Delhi drains to be redesigned for lasting relief from waterlogging: Kejriwal

According to the tweet by the CMO, Delhi, the review meeting was also attended by water minister Satyandar Jain, vice-chairperson of Delhi Jal Board Raghav Chadha and chief secretary Vijay Dev.
On July 19, Arvind Kejriwal announced that the Delhi administration will redesign the city’s drainage system and identify more waterlogging hot spots so that area-specific interventions can be made to ensure smooth flow of traffic and people’s safety.
On July 19, Arvind Kejriwal announced that the Delhi administration will redesign the city’s drainage system and identify more waterlogging hot spots so that area-specific interventions can be made to ensure smooth flow of traffic and people’s safety.
Updated on Aug 25, 2021 01:56 AM IST
Copy Link
By Abhishek Dey, Hindustan Times, New Delhi

The design of city drains will be changed according to the suggestions by an expert team from IIT-Delhi to ensure smooth flow of water during and after heavy rains and resolve the annual problem of waterlogging on roads during monsoons, Delhi chief minister Arvind Kejriwal said on Tuesday after chairing a review meeting on Delhi Drainage Masterplan.

“Today CM Arvind Kejriwal chaired a review meeting on Delhi’s drainage masterplan. Design changes will be introduced in drains in accordance with recommendations of IIT. The focus will be to enable smooth flow of water during and after heavy rains. Waterlogging issues be resolved,” said a tweet from the CM’s office after the review meeting.

According to the tweet by the CMO, Delhi, the review meeting was also attended by water minister Satyandar Jain, vice-chairperson of Delhi Jal Board Raghav Chadha and chief secretary Vijay Dev.

The meeting came at a time when the national capital was once again brought to its knees after six hours of rainfall on Saturday, throwing traffic into disarray and inundating several key stretches and underpasses. The heavy flooding exposed how badly city needs a comprehensive drainage plan, as well a meticulous road map to ensure that local drains are cleaned properly ahead of monsoon that are managed by a multitude of agencies.

On July 19, Kejriwal announced that the Delhi administration will redesign the city’s drainage system and identify more waterlogging hot spots so that area-specific interventions can be made to ensure smooth flow of traffic and people’s safety. The announcement by the chief minister came on a day when a man drowned in the submerged Pul Prahladpur underpass -- one of the perennial problem points -- and at least 39 key road stretches were flooded after heavy rain.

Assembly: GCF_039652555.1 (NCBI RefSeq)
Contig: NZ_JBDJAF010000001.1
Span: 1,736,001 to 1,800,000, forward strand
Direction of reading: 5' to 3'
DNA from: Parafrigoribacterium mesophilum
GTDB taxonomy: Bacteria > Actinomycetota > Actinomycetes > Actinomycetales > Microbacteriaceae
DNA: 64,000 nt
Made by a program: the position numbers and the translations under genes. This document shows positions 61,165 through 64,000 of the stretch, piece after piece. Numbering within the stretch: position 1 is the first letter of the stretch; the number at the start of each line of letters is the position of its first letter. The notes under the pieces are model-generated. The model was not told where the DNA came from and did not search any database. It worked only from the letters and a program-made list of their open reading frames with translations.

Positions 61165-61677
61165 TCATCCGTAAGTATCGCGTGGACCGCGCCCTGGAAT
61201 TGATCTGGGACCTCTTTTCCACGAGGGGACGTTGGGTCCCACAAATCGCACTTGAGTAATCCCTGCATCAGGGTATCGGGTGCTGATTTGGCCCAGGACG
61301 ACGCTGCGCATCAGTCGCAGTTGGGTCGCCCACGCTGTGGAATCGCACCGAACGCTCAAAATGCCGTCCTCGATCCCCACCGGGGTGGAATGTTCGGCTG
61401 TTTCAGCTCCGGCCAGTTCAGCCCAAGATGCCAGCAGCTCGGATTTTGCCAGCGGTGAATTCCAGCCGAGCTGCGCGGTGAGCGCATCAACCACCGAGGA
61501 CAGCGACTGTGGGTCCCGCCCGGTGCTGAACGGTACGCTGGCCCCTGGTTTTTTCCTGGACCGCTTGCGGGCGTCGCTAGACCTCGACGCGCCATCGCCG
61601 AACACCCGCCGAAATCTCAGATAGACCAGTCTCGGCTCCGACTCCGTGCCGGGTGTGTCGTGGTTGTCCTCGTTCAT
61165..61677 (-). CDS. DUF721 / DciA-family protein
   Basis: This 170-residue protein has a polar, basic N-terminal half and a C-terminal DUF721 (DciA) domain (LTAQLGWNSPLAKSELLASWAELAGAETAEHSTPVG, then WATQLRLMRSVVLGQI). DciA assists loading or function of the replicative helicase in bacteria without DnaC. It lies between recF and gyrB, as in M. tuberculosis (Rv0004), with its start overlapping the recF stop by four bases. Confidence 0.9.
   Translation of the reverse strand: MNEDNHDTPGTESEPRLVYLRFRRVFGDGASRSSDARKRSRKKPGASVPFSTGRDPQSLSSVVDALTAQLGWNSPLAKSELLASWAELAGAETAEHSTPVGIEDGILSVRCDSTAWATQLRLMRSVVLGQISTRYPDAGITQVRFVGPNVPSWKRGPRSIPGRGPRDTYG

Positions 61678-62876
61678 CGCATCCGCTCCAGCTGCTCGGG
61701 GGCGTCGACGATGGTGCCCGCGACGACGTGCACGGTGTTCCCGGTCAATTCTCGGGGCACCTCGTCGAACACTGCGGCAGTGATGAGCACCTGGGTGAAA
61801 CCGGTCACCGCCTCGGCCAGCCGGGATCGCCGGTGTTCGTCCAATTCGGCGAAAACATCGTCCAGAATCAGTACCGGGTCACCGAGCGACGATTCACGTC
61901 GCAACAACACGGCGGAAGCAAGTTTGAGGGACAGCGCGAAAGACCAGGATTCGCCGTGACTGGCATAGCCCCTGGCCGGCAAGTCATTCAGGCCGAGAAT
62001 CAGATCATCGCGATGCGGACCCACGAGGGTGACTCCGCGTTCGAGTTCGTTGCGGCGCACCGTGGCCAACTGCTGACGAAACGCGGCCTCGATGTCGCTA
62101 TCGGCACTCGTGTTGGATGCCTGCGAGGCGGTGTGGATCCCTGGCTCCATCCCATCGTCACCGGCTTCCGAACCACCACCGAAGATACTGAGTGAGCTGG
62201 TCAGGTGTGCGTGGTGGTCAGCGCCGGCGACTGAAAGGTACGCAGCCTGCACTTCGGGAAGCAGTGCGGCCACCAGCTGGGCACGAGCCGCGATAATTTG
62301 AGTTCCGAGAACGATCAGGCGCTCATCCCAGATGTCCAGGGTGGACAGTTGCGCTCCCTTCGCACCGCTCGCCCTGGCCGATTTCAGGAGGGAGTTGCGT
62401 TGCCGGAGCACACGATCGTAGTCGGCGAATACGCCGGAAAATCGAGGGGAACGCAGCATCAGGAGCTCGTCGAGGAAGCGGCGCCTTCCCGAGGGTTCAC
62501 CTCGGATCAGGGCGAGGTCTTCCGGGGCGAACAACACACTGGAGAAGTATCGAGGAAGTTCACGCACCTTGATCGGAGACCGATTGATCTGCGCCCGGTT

The last drainage master plan was drafted by the Delhi administration in 1976. To be sure, Delhi was administered by a metropolitan council between 1966 and 1990. In 2016, the Delhi government commissioned a study of the city’s drainage system by IIT-Delhi. Following the study, a drainage master plan was compiled which had also pointed out to the fact that the city had no single agency to manage and maintain drainage. However, the plan could not be implemented.

A senior government official abreast of the developments, said, “There are about 2,846 drains in Delhi with a total length of 3,692 km. Majority of these drains are managed by the Public Works Department (PWD). Delhi is divided into three major natural drainage basins -- Trans Yamuna, Barapullah and Najafgarh. In addition, there are also several small drainage basins connected directly to the Yamuna.”

According to a statement by the CM office, the government will rope in consultants to identify and plug the problems in the drainage system. To bolster the drainage system, specific projects will be taken up to implement solutions for fixing slopes of drains, connecting storm drains to the larger drainage system, etc.

The statement said that a technical expert committee has been working to decide design parameters and technical inputs like rainfall intensity, return period, run-off coefficient and retention period for the drainage master plan. The experts from IIT-Delhi have been roped in to analyse the drainage systems and suggest solutions.

The two panel of experts have given 10 recommendations to the government. These range from removing encroachments on storm water drains to curb drumping of waste and sewage in stormwater drains, preventing construction on drains, rejuvenation of water bodies and designing drains from a broader perspective of the area covered by them, instead of just fixing the local concerns. The panel has also recommended improving flood monitoring and management.

SHARE THIS ARTICLE ON
Close Story
SHARE
Story Saved
OPEN APP
×
Saved Articles
My Reads
Sign out
New Delhi 0C
Wednesday, October 20, 2021